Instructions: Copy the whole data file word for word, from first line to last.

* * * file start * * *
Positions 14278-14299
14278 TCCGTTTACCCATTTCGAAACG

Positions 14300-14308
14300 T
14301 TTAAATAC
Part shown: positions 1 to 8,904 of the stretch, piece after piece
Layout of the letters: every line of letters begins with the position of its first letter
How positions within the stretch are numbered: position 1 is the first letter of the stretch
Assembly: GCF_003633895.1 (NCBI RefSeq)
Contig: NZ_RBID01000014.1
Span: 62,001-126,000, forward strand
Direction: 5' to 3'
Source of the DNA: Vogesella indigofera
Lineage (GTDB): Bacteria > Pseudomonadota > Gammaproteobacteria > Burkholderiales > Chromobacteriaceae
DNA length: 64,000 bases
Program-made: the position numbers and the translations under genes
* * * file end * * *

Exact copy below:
Positions 14278-14299
14278 TCCGTTTACCCATTTCGAAACG

Positions 14300-14308
14300 T
14301 TTAAATAC
Part shown: positions 1 to 8,904 of the stretch, piece after piece
Layout of the letters: every line of letters begins with the position of its first letter
How positions within the stretch are numbered: position 1 is the first letter of the stretch
Assembly: GCF_003633895.1 (NCBI RefSeq)
Contig: NZ_RBID01000014.1
Span: 62,001-126,000, forward strand
Direction: 5' to 3'
Source of the DNA: Vogesella indigofera
Lineage (GTDB): Bacteria > Pseudomonadota > Gammaproteobacteria > Burkholderiales > Chromobacteriaceae
DNA length: 64,000 bases
Program-made: the position numbers and the translations under genes